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    Interview with Liu Guoliang (old but SO interesting)

    Hi guys,
    I ran into this interview with Liu Guoliang from long ago on tabletennisdayton.com. Even though it is from like 10 years ago it contains a very interesting analysis of playing styles and strategies by Liu. It proves he is extremely intelligent, like Boll said.

    Liu Guoliang Talks About His Game

    Translated by Chung Lau

    (This interview took place after the Qatar Open, and was published in the May and June 2002 issues of Table Tennis World. The reporter asked Liu Guoliang for advice that could help the amateur player. The reporter is Li Kefei.)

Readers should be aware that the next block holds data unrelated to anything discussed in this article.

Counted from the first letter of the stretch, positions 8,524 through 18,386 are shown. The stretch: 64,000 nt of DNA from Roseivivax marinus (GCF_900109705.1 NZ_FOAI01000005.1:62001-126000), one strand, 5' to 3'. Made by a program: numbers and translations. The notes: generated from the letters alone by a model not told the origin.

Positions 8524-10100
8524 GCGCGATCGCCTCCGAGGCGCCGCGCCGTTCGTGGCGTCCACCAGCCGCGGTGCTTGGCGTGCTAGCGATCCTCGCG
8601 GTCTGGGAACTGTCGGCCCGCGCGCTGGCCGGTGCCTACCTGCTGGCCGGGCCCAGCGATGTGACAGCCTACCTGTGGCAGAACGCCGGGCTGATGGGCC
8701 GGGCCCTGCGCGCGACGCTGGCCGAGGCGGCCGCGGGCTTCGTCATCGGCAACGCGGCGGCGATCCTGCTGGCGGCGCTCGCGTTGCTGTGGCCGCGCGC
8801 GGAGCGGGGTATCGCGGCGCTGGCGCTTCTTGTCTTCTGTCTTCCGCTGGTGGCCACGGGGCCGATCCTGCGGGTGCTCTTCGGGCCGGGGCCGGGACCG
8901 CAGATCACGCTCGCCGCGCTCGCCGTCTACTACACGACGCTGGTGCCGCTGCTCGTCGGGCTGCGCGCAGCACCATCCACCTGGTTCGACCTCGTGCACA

If you are facing someone whom you have never played before, how would you find out his weaknesses in the shortest time?

    First take a look at his racquet and the rubbers he uses. Is it pips-out, inverted or long-pips? Shakehands or penholder, left-handed or right-handed? Keep in mind that your opponent is also not familiar with your style. You should try to play your game, and do the things that you do well; you can then gain the initiative, and can more clearly observe the other's weakness. If you play passively, by the time you find out about your opponent, you may be well on your way to losing the match.